So, as to men never getting any credit, this is precisely what it looks like relationally. Frankly, I’ll never understand why men resist not only acknowledging their superiority, but openly professing it when required.
Further, being obviously superior in so many demonstrable ways, natural and otherwise, I’ll never understand why men tolerate the disrespect of that superiority from women, either.
There’s no problem acknowledging and openly professing superiority, really, other than men being robustly rebuked for it. And rather than endure the grief, men spend their entire relationship lives trying to get credit for their contributions, and trying to prove themselves acceptable, worthy, and of all things, equal.
Women not issuing men credit keeps men under control, keeps them striving, and continues the ruse that is gender equality. Only, considering men are superior in so many demonstrable ways, natural and otherwise, why don’t women ever rise to meet the higher standard of superiority, instead of working so hard to make men less superior?
It’s because superiority can’t always be bested. Mainly it’s because making men less superior is easier work.
An acquaintance, Madison—or Maddy as she is called, is extremely attractive. The kind of “attractive” women think men want and would never abandon. That kind. Maddy had a terrific husband, too—ambitious, hard-working, loyal, himself attractive—whom she never gave any credit. She was arrogant, contentious with him, always acted superior.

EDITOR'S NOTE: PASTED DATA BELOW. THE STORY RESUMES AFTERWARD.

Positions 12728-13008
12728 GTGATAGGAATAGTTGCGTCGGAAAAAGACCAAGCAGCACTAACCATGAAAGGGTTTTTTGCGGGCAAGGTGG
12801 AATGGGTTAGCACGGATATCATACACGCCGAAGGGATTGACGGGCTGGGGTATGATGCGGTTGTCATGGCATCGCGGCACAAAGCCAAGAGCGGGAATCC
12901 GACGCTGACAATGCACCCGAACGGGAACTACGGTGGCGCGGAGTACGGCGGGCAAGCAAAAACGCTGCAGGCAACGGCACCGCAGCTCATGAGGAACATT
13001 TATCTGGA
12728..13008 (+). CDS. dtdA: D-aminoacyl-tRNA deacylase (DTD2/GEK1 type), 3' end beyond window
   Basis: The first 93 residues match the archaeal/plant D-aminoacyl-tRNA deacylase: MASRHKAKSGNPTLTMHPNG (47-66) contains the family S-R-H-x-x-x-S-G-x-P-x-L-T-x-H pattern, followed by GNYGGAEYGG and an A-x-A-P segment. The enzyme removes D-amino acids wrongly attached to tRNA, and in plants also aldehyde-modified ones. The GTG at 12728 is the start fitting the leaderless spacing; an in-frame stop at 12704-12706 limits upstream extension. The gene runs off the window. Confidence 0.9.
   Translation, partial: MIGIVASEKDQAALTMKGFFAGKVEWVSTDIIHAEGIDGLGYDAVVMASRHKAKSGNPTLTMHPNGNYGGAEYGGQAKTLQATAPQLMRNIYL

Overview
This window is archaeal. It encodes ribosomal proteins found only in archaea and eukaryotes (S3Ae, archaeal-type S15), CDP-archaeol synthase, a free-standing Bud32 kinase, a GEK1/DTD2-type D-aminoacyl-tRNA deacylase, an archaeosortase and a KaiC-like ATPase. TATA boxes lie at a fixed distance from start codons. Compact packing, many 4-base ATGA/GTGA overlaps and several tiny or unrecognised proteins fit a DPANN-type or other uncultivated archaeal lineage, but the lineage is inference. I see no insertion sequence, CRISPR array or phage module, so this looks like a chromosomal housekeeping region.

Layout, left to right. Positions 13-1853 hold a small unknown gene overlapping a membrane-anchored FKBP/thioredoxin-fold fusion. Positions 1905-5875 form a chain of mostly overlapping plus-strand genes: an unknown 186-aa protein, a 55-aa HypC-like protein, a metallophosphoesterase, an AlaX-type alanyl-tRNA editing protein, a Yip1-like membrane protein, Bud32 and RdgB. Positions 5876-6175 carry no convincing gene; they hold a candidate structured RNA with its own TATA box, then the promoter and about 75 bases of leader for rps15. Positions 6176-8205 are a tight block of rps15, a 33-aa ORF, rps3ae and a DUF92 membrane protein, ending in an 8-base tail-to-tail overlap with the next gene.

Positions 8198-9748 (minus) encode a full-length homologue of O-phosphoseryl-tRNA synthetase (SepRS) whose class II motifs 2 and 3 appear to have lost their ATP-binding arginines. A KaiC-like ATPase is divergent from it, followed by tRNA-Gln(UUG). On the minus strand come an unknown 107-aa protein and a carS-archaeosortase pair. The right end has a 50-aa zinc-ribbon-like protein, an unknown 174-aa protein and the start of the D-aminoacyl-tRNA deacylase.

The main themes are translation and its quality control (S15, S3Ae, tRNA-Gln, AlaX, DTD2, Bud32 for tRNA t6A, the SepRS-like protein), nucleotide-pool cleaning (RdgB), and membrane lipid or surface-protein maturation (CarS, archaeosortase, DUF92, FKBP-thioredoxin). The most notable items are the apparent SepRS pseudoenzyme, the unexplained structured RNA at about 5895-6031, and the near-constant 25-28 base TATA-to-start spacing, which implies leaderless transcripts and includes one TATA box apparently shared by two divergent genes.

Her husband walked in one day and said, “I’m leaving you; I found someone who appreciates me.” And not only did he walk out. He was right; he wasn’t appreciated, and was never given any credit.
Suddenly, Maddy was alone. Suddenly, she had to get a job. Suddenly, she realized everything her husband actually did, all that he took care of, all that he contributed, and all things for which she never game him credit.
Suddenly, she realized her age, and that her dating pool had shrunk considerably. Suddenly, she found the humility and appreciation she’d always lacked, which had thrust her man into the arms and bed of a woman who was herself not lacking.
To her credit, and much to the extraordinary, Maddy took the blame. Rather than call her ex- a rotten, disloyal asshole. Rather than manufacture a narrative to exonerate herself and to convict him. She said, “I realize now all the things my husband did, and was. I didn’t value it. I should have.”
It was the result of newfound humility and appreciation, too late though it was being discovered.
Maddy is a much different person—humble, more appreciative, more sincere. It’s a transformation that didn’t have to happen. But then again, it did have to happen. And then again, it doesn’t have to happen.
Get my meaning?
©JMW 2018 All Rights Reserved
JMWs latest: New Rules: Relationship Logic for the Darkside